When I graduated from Shaker Heights High School in 1959, Rocky Colavito and Mike Garcia were still starring for the Cleveland Indians and Paul Brown and Jim Brown were leading the Cleveland Browns.
Over the decades since, every U.S. economic recession has been preceded by an inversion in interest rates, where the Fed forced the rate on fed funds above the 10-year Treasury rate. Today the rate on fed funds continues well below 10-year Treasury rates, with the Fed indicating no immediate change in policy.
I guess conditions could develop that would allow the U.S. economy to sink back into recession without a cyclical downturn in consumer goods new orders or an interest rate inversion, but based on decades of history, what is the probability? And if the economy holds together and consumers continue to consume even at a modest clip, I would expect the bubble condition in the stock market to persist.
Those not investing with caution during this bubble phase in the stock market are liable to take a savage beating when the euphoria ends. The S&P 500 price-to-sales ratio, one of my favored stock market indicators, is at one of its highest levels on record. If the broader market was to revert back to its six-decade average price-to-sales ratio, investors would have to choke down losses in excess of 35%.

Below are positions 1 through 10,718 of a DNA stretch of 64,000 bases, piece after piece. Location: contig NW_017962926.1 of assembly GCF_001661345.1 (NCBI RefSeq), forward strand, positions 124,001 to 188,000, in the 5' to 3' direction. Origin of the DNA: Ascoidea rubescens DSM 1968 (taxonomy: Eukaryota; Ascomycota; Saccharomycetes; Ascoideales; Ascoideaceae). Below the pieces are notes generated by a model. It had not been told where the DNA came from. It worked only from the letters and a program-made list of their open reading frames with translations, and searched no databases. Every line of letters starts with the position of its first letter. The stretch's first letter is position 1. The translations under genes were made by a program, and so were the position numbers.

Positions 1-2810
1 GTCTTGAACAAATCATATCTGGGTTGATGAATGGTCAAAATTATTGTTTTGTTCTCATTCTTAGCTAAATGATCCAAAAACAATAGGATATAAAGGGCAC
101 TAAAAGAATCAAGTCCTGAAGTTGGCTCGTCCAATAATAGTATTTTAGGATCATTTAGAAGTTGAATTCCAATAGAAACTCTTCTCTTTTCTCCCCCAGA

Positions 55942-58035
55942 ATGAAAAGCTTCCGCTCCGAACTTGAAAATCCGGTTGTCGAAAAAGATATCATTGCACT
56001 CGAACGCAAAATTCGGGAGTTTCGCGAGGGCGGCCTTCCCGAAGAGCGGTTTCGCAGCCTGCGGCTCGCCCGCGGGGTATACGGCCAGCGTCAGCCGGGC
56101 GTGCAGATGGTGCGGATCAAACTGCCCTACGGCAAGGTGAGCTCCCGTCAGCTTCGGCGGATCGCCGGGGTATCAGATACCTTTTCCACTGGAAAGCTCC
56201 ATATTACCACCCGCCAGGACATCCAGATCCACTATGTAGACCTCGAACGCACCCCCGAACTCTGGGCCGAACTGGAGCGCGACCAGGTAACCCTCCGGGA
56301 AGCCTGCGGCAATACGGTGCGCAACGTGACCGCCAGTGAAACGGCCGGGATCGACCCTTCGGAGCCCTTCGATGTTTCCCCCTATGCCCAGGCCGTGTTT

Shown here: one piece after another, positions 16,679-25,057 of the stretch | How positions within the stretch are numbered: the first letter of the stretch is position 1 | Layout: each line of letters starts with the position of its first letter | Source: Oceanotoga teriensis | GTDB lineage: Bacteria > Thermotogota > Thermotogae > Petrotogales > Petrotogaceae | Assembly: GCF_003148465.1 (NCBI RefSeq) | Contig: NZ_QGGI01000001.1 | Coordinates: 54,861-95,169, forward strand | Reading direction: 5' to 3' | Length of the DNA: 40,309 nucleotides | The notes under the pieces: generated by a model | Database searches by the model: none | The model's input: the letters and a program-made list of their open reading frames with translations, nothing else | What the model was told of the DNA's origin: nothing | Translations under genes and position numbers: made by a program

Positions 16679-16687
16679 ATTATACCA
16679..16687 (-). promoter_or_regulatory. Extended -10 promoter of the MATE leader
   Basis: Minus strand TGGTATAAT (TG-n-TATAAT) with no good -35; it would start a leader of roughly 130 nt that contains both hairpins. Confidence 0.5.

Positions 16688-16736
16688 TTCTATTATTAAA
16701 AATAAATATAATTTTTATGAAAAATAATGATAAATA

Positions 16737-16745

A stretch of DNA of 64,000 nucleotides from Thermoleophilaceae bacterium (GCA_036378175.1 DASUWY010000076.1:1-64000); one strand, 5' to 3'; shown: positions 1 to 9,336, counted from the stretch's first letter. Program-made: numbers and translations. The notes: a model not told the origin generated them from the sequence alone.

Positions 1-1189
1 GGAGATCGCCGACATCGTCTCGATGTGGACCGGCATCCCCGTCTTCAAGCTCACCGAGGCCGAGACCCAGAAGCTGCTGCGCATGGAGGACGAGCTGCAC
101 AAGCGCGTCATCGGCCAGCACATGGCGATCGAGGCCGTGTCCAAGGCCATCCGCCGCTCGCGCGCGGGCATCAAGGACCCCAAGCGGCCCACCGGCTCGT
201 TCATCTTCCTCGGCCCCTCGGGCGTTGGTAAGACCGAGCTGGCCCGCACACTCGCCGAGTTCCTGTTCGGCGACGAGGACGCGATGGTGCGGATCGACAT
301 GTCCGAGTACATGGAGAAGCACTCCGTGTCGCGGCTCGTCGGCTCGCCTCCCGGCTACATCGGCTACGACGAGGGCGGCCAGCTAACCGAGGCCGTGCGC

Sadly, more and more investors are throwing caution to the wind. Check out my relative performance chart of the speculative NASDAQ Composite Index versus the Dow Jones Industrial Average. As you can see, greed is again the dominant sentiment among the investing public.
What is the best course of action for you to pursue in today’s speculative markets? Cut risk.
Start by eliminating the Netflix (NFLX), Facebook (FB) and Tesla (TSLA) stocks of the world from your portfolio. These are the types of stocks that are most likely to suffer punishing losses when the speculative fervor ends. Next, prune back your exposure to stocks that have gone parabolic.
The stocks where you can look to reduce exposure if you own them are Boeing (BA) and Canadian Pacific (CP). Both are first-class franchises and both companies have favorable long-term prospects. But after some outsized recent price gains, both stocks are poised for a period of stagnation at best and painful correction at worst.
You can see on my Boeing rate-of-change chart that the stock’s annual return is now above my plus-two standard deviation band. When the rate of change on a stock crosses above my plus-two standard deviation band, its future return prospects dim.
Also in the parabolic camp is Canadian Pacific. Over the last 24 months it’s up over 135%. At these levels the stock looks vulnerable to a meaningful correction. Take some profits.